One of the most experienced and respected mortgage professionals in the country has shared his fears over the future of trail commissions as ASIC prepares its report into broker remuneration.
Speaking at an FBAA event in Sydney yesterday, industry veteran Steve Weston shared his views on ASIC’s commission review and gave brokers an insight into how markets such as the UK operate with lower commission levels. He also shared his views on the risk to good customer outcomes by not remunerating brokers appropriately.
Following senior roles at St George Bank, Challenger and NAB, Mr Weston spent several years in the UK as CEO of mortgages for Barclays. During this time there, he gained first-hand experience of how regulatory changes affected Britain’s broker market.
He suspects that trail commissions may be one of the focus areas for regulators and the government as the December deadline for ASIC’s remuneration review approaches.
“The things we are hearing about are vertical integration and white-label lending. As long as the aggregator ownership is disclosed to customers and brokers aren’t being paid a higher commission on white-label products, that should be okay,” Mr Weston said.
“The most challenging area for me will be around the broking industry being able to clearly demonstrate what work they do to justify payment of a trail commission,” he said.
“It is paid almost nowhere else in the world. If we go back and talk to our financial planning brothers and sisters in Australia, many never expected that they would lose trail in the way that they have.”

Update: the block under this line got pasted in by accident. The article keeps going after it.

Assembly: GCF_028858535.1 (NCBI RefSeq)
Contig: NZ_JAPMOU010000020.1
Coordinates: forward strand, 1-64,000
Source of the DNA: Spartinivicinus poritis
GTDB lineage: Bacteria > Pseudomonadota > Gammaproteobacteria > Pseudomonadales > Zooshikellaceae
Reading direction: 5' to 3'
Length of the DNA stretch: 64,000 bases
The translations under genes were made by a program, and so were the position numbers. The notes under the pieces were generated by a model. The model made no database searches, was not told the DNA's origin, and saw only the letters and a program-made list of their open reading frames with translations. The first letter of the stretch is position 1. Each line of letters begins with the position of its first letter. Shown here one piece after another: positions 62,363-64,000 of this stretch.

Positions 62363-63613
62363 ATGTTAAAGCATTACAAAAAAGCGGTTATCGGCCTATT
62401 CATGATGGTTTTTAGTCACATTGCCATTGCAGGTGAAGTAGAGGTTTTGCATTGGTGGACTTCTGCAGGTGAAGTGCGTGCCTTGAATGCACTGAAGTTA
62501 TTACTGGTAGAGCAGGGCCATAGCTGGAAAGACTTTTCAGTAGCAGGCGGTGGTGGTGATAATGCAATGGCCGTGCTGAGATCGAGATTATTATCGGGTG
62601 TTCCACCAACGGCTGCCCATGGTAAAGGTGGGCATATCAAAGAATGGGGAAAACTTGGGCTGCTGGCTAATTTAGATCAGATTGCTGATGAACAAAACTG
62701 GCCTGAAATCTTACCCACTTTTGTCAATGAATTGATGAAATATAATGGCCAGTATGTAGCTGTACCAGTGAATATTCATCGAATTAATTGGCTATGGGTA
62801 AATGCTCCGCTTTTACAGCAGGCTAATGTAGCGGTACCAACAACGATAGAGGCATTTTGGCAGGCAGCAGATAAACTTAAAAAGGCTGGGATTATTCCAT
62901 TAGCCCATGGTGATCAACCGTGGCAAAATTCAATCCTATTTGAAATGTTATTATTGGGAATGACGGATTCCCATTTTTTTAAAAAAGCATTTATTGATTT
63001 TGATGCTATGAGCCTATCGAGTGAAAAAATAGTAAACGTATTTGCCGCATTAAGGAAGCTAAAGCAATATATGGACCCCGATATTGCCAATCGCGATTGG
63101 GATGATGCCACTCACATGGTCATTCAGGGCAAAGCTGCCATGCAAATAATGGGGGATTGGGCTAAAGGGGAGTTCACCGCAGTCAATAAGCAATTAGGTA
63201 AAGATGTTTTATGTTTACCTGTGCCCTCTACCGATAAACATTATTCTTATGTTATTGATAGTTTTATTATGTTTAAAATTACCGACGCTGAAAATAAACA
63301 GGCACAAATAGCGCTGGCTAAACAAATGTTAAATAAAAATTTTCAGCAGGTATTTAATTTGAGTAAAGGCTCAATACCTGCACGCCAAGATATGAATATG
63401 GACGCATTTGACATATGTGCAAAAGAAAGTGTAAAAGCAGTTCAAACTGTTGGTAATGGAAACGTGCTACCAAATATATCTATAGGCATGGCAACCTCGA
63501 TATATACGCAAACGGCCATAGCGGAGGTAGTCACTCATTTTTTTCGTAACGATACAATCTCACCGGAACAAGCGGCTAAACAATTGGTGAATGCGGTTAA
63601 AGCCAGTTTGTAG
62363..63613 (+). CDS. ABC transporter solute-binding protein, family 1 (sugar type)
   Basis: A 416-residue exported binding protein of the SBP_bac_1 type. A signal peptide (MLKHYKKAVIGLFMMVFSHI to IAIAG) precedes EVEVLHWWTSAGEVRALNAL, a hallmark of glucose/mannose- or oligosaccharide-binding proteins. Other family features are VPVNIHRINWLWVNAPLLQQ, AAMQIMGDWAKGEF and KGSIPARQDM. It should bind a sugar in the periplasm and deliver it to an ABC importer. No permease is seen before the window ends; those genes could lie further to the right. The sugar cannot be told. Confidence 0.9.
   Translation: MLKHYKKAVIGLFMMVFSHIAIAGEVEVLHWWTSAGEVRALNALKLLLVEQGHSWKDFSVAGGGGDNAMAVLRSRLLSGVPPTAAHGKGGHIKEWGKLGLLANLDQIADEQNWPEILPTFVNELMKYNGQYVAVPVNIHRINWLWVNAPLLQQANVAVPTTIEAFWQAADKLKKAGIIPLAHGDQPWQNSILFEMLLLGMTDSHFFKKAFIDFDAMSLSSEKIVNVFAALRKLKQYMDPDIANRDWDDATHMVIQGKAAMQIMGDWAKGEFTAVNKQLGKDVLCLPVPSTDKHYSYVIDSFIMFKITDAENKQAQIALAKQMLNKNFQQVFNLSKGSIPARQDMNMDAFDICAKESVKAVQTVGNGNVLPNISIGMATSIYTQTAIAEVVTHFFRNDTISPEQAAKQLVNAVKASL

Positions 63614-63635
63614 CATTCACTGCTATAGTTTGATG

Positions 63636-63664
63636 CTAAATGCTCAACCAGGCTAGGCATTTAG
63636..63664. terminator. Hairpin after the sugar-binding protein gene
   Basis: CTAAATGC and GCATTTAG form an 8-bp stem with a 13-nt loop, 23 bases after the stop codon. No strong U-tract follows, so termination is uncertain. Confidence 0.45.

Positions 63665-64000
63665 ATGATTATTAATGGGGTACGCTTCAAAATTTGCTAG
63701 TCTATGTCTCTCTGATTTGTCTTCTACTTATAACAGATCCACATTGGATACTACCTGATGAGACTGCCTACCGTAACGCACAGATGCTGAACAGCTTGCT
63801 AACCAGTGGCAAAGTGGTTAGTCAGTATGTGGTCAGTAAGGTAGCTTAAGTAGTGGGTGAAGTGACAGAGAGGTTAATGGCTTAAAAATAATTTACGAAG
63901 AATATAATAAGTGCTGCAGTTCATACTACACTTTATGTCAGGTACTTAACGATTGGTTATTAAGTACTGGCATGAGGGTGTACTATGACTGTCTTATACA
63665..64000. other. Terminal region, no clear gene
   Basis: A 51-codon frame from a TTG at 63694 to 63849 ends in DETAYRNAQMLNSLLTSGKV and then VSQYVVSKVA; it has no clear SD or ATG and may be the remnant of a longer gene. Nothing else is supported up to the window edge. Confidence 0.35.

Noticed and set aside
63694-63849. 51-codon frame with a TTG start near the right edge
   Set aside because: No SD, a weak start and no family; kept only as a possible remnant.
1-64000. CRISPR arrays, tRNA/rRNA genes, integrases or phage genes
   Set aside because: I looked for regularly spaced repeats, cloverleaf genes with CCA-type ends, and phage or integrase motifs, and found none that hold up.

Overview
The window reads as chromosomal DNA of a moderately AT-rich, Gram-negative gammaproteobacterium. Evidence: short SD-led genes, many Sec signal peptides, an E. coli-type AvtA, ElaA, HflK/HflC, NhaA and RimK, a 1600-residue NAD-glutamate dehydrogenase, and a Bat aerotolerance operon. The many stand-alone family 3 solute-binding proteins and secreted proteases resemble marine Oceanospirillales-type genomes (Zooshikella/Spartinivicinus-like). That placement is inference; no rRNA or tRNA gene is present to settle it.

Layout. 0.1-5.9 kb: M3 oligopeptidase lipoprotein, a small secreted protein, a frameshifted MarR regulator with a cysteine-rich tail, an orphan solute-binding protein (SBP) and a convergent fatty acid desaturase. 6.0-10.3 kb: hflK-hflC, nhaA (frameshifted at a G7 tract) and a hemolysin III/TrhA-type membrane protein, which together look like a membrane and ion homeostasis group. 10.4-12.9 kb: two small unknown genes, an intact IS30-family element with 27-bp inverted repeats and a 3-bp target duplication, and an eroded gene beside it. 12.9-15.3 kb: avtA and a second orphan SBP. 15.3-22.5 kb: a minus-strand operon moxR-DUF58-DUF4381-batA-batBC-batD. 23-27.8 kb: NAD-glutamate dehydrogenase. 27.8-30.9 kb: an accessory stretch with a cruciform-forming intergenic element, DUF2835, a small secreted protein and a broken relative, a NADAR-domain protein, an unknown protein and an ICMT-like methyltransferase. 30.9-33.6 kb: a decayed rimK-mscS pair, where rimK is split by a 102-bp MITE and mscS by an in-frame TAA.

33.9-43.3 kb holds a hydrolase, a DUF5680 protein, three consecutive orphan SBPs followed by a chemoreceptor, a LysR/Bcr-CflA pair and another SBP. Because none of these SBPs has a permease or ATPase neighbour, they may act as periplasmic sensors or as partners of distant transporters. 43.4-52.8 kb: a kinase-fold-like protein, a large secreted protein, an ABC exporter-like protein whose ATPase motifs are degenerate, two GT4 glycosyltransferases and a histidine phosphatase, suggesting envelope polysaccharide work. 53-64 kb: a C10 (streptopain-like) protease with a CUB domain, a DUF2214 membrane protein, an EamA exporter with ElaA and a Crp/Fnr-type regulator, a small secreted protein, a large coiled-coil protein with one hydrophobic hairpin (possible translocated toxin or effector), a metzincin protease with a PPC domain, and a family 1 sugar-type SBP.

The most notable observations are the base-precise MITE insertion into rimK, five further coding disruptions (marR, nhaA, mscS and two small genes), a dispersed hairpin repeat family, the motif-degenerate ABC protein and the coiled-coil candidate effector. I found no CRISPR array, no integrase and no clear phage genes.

Mr Weston said the FBAA has a key role to play in educating the government about the value of trail commissions. During his time in the UK, the former Barclays banker said he spoke “endlessly” about the benefit of trail to regulators, aggregators and lenders.
“The benefit of trail for brokers is that you will invest more in your business and in your customers. If you are not [receiving trail commission], it is just transactional,” he said.
“For aggregators, it is important because by getting a clip of that trail ticket they are able to invest in compliance and technology, which at the end of the day assist brokers to provide good customer outcomes."
“But we need to be very clear that brokers provide post-settlement service to customers to justify trail. We also need to look at markets where trail does not exist and show some of the poorer customer outcomes as a result of that.”
Mr Weston explained that 90 to 95 per cent of home lending in the UK is fixed rate, with the most popular product being the two-year fixed rate mortgage.
“Because brokers aren’t getting paid enough commission to make a reasonable living, some customers are being recommended two-year fixed rate loans and the brokers churn them after two years to get another upfront. In some cases, a longer fixed rate term may have been more appropriate for the customer and this may have occurred if trail was paid. That is one of the unintended consequences of not having trail.”
The FBAA’s Peter White said the industry must ensure it communicates to the government the importance of trail commission.
“Trail is paid predominantly to manage clients post-settlement. From a lender point of view, it is to create longevity in that client and to minimise churn,” Mr White said.
“There is a lot of extra work that happens after the event that enforces why trail is of value. But we are the last man standing. There are not many in the world that do it. So there is [a] point of concern around trail commissions.”
[Related: ASIC to summon brokers over commissions]
James Mitchell has over eight years’ experience as a financial reporter and is the editor of Wealth and Wellness at Momentum Media.
He has a sound pedigree to cover the business of mortgages and the converging financial services sector having reported for leading finance titles InvestorDaily, InvestorWeekly, Accountants Daily, ifa, Mortgage Business, Residential Property Manager, Real Estate Business, SMSF Adviser, Smart Property Investment, and The Adviser.
He has also been published in The Daily Telegraph and contributed online to FST Media and Mergermarket, part of the Financial Times Group.
James holds a BA (Hons) in English Literature and an MA in Journalism.
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